If it hadn’t been for the camel, Mithun might never have noticed the old balloon seller at all. He almost didn’t notice the camel either. If he’d been looking for it, he probably wouldn’t have.

Like so many other parts of Northern India, Qaisarbagh Bazaar wasn’t so much a place that time forgot as much as it was a place that had forgotten time, or at the very least, had pointedly refused to acknowledge its existence. To Mithun’s left, men in pathani kurtas herded goats past cellphone towers, never looking up. To his right, vendors pushed carts piled high with sweet-smelling fruit, bright clothes and trinkets under dangling electricity lines, ignoring the half-buried cables underfoot as they called out to passers-by as a steady stream of cars, bicycles and cycle-rickshaws swerved and cursed their way down the narrow cobbled streets. All in all, it was an explosion of sights, sounds and smells, a patchwork of colour and chaos of the sort that is so much more appealing on Exotic India postcards than when experienced in the flesh. Partly because it makes a lot of things rather difficult, such as the mundane yet surprisingly useful exercise that is finding things just by looking for them.

As Mithun stood there, he found the camel staring back at him, unblinking. Then slowly, deliberately, it jerked its head sideways, at the old man with the bent back and straggly grey beard, standing there between the paan-seller with bad teeth and the cigarette-vendor shouting discounts at schoolchildren, half-hidden in the shadow of the crumbling clock-tower. And that was when Mithun noticed the balloons.

Indeed, he couldn’t help but notice them, for these were no ordinary balloons. No, they were massive, lustrous, the most wondrous balloons you ever saw. Above the spotless white Gandhi topi on the old man’s head, a beautiful blue-green globe, the earth itself, or perhaps not quite, floating right there. Beside it, much larger, the fiery citrus glow of the reluctant red of the setting sun giving way to a soothing orange. Next to that, a small one, half translucent, half black, the moon being eaten by Rahu, just like in the myths the teacher read out every Friday.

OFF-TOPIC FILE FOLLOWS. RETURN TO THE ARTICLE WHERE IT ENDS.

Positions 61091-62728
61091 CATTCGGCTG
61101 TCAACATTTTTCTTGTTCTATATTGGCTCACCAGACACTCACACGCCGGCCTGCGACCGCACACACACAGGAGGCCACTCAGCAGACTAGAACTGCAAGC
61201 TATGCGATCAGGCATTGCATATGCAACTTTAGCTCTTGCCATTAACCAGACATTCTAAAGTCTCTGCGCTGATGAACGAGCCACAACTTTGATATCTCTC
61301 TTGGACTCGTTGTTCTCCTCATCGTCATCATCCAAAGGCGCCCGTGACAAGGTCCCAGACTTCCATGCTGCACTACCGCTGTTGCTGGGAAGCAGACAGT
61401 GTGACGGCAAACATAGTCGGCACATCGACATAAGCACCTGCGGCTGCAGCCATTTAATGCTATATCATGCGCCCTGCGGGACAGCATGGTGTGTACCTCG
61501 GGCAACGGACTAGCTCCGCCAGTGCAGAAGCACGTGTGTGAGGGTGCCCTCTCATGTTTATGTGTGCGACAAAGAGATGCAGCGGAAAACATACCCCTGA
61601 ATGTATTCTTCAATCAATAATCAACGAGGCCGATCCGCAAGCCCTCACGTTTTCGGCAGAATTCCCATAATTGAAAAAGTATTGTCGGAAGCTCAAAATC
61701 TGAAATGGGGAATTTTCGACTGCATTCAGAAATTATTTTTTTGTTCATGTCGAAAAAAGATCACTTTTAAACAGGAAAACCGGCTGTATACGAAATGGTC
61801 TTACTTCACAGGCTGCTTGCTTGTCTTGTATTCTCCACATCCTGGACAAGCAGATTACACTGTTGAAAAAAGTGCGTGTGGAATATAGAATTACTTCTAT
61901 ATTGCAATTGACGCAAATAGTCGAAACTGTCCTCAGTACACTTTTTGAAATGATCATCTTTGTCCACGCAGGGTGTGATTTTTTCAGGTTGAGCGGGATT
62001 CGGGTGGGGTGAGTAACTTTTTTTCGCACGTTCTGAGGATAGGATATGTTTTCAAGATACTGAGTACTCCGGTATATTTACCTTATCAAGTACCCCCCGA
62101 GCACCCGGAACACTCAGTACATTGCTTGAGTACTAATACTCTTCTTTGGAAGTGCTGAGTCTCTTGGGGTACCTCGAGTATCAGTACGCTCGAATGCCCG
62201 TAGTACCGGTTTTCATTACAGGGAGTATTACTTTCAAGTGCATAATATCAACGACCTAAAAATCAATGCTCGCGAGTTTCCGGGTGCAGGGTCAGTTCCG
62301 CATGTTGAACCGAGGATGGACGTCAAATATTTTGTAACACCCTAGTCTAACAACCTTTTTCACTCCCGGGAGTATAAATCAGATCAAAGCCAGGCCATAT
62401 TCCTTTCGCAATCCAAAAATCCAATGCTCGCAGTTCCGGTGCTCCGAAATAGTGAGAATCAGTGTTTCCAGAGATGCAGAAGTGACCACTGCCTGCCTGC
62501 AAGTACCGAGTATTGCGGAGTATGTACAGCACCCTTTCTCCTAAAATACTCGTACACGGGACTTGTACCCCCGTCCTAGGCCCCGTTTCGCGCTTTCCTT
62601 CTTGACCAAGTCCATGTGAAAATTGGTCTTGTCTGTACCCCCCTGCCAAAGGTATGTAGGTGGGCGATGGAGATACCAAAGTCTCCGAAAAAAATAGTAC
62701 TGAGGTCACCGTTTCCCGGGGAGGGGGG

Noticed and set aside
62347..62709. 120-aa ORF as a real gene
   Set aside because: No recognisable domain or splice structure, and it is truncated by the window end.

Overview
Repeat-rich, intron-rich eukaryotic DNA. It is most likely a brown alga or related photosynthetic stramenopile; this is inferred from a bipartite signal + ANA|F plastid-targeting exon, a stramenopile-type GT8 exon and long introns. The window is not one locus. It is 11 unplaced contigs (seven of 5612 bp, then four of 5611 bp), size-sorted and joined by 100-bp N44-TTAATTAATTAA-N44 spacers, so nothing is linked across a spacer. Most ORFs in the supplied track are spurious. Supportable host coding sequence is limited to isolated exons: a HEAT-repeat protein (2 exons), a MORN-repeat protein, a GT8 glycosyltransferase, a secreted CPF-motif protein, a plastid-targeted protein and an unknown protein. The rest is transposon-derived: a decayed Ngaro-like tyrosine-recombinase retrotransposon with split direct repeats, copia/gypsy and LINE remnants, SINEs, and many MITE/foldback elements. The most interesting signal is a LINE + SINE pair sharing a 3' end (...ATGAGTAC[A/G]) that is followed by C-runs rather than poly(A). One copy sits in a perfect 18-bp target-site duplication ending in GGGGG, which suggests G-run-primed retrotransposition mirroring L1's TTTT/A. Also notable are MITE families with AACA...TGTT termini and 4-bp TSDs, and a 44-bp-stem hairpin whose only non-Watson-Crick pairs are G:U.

Mithun looked at his mother, but she failed to notice him, being still engrossed in the vital task of securing an extra half kilo of lentils at no additional cost. An additional half kilo that he already knew it would be his destiny to spend the evening carrying around the bazaar. He looked back at the balloons, and as he watched, one of them, an impossibly radiant five pointed star, floated heavenwards, and then exploded in a shower of iridescence, each fragment now a star in its own right. This was the first thing Mithun noticed.

The second was that he seemed to be the only person who had noticed it.

“Come here, boy.” (Continue Reading…)